The best running watches are an excellent way to get more information about your endurance sports – primarily running, but cycling, swimming and other sports too. These high-performance fitness tools have tons of features to help you improve your personal bests, including virtual pacers, suggested workouts, route creation with GPS, and all the usual heart rate, time, and pacing information you get fed during your run.
If you’re a runner, especially a beginner, the number of features that running watches have are vast, and this can make selecting the right one quite daunting. What is multi-band GPS? Do you need solar charging? What’s the difference between heart rate and heart rate variability?
We’re on hand to test and evaluate some of the best running watches for your budget and fitness levels. We’ve searched high and low to test running watches, testing their accuracy and examining how they track your route, calories burned, pace, cadence, speed and more. Knowing this information can help you pace yourself for longer runs, or speed up to beat any personal records.
If you don’t need a specific running watch, but still want to track your fitness levels here’s our guide to the best fitness trackers. If you’re on a budget, our best cheap running watches guide has everything you need.
Matt is TechRadar’s Fitness, Wellbeing and Wearables Editor, which means he’s an expert on workouts, smartwatches, and all things fitness tech. Matt’s spent years covering the health and fitness beat and has personally tested many of the watches below.
Latest updates: Added Garmin Epix Pro to this list in place of the Fenix 7, removed Garmin Forerunner 955 in favour of the 265, and added the Fitbit Charge 5.
The quick list
You can read about each of the best running watches in our full list below, but here are the cliffnotes: a brief word on our top six running watches, and who they’re best suited for.
The best running watch for most people
Garmins are system-agnostic, the Forerunner is Garmin’s premier running watch brand, and the 265 is reasonably priced and up-to-date. The best pick for most people unless you want a cheap, ultra-premium or OS-specific watch.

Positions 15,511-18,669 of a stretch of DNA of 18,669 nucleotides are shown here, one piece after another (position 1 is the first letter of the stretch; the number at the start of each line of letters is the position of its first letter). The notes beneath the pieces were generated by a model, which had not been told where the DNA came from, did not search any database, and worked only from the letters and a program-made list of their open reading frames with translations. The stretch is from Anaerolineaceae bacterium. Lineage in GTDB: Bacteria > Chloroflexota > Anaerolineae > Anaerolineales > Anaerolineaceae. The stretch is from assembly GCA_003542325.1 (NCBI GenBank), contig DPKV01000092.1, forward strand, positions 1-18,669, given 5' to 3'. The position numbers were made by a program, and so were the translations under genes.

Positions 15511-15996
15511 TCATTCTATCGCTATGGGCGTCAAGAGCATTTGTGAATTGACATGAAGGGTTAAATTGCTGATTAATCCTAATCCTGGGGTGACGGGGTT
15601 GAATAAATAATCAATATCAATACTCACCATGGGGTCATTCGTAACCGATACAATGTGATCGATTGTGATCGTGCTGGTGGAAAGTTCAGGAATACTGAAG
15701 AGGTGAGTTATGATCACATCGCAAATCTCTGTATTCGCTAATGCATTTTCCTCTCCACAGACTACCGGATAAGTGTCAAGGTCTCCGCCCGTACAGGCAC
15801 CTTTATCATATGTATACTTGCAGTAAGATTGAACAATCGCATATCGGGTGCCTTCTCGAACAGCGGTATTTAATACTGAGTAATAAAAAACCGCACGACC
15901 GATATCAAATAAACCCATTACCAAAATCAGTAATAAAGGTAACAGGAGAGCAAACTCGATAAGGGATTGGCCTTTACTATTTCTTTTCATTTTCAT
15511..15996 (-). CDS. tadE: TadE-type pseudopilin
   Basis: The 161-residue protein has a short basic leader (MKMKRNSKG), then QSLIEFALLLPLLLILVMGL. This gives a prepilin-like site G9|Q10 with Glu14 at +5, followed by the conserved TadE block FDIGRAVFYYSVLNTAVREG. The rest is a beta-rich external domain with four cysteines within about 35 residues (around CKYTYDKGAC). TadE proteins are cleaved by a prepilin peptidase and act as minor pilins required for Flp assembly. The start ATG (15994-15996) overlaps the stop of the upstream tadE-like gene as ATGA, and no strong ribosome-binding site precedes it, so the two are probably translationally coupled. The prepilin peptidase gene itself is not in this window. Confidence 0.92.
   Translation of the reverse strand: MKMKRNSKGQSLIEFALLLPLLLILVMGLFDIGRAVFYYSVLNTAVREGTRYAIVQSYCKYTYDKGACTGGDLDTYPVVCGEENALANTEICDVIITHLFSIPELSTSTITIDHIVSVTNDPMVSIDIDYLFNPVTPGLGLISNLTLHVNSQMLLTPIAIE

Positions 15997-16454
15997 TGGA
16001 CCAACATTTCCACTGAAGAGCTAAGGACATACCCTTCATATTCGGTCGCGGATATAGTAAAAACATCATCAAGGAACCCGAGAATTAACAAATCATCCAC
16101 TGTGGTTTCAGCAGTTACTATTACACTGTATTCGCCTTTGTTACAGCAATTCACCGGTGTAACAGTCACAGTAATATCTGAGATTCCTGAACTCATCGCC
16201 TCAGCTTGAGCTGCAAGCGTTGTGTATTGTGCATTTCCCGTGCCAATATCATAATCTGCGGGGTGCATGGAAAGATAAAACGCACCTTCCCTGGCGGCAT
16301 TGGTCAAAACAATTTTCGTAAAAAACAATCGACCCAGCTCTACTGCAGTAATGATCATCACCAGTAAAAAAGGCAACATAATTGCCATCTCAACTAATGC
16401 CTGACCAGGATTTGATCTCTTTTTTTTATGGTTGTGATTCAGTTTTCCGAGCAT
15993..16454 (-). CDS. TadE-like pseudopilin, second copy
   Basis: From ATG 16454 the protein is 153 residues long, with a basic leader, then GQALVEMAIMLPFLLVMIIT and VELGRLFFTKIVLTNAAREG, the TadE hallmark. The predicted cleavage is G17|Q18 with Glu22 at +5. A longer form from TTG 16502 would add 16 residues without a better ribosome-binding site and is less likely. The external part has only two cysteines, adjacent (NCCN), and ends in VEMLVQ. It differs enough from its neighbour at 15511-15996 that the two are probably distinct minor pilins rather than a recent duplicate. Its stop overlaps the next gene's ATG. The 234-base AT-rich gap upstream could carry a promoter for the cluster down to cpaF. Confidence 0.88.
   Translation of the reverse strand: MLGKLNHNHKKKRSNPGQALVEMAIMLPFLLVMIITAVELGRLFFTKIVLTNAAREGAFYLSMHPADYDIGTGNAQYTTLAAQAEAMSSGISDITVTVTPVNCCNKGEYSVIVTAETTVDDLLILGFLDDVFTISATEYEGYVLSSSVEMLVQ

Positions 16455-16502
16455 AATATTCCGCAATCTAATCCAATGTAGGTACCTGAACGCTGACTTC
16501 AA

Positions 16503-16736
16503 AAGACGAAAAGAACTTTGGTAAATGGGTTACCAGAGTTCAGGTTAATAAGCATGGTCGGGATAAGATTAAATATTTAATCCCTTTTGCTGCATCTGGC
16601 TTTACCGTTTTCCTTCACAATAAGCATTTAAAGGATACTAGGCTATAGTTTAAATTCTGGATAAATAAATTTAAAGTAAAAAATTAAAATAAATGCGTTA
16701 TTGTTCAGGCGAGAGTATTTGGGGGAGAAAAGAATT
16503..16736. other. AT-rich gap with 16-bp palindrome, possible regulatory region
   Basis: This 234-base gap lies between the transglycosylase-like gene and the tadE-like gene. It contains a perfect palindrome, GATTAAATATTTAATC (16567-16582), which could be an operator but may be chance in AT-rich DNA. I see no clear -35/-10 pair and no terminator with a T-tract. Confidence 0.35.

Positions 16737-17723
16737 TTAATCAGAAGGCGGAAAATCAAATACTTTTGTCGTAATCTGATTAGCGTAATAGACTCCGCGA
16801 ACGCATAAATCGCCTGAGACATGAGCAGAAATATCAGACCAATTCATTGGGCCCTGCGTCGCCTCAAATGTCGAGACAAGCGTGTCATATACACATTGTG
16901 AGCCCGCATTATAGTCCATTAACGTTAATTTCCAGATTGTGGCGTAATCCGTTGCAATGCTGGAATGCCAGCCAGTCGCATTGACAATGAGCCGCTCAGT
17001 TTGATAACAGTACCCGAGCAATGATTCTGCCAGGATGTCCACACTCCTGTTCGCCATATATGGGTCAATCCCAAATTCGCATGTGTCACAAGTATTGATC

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Best budget running watch
The best budget running watch
Garmin’s cheap and cheerful Vivoactive range combines the best of conventional smartwatch and dedicated running device in an affordable package
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Best premium running watch
The best premium running watch
Ideal for big outdoor adventures which might require GPS credentials and a detailed map, complete with weather information, displayed on its big color screen.
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Best for trail runners
The best for distance runners
The Garmin Instinct 2 isn’t as expensive as the monstrous Enduro 2, but still contains a load of great GPS tools, plus that extra-rugged aesthetic. It lasts for ages too.
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Best for iOS users
The best for iOS users
The Apple Watch Ultra 2 is an incremental upgrade that brings a world-leading screen to an already beautiful design. The watch retains a 36-hour battery life, which is essential if you’re out a lot and using GPS at the same time.
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Best Garmin alternative
The best Garmin alternative
If you don’t like Garmin’s interface, the Coros Pace 2 is an excellent long-distance running watch, attractively-priced and bursting with features.
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If you enjoy running as part of triathlon training, the Garmin Forerunner 265 is a great watch for you. It’s as good as the Forerunner 955 – only the fact it’s a very iterative update and shares many of the same features as its predecessors stopped it from winning an elusive five stars.